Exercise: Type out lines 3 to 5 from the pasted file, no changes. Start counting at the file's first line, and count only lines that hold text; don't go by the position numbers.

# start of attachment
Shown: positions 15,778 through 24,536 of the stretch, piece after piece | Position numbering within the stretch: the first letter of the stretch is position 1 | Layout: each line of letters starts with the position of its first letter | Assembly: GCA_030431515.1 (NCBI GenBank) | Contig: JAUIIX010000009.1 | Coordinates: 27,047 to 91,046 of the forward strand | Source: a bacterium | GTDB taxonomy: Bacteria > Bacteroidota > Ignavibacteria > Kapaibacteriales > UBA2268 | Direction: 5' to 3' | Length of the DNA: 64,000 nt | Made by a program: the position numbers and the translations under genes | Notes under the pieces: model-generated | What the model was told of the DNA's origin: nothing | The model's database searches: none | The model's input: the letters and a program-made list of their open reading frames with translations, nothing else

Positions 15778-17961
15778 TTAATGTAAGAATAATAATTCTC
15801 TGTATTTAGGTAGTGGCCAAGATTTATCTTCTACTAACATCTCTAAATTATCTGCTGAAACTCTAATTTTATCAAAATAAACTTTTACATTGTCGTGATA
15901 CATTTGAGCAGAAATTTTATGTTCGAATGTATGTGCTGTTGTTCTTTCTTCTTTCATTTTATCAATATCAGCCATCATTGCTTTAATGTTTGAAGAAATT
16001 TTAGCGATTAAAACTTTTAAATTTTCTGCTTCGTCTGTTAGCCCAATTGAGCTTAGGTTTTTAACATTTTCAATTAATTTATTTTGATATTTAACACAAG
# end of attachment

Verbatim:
15778 TTAATGTAAGAATAATAATTCTC
15801 TGTATTTAGGTAGTGGCCAAGATTTATCTTCTACTAACATCTCTAAATTATCTGCTGAAACTCTAATTTTATCAAAATAAACTTTTACATTGTCGTGATA
15901 CATTTGAGCAGAAATTTTATGTTCGAATGTATGTGCTGTTGTTCTTTCTTCTTTCATTTTATCAATATCAGCCATCATTGCTTTAATGTTTGAAGAAATT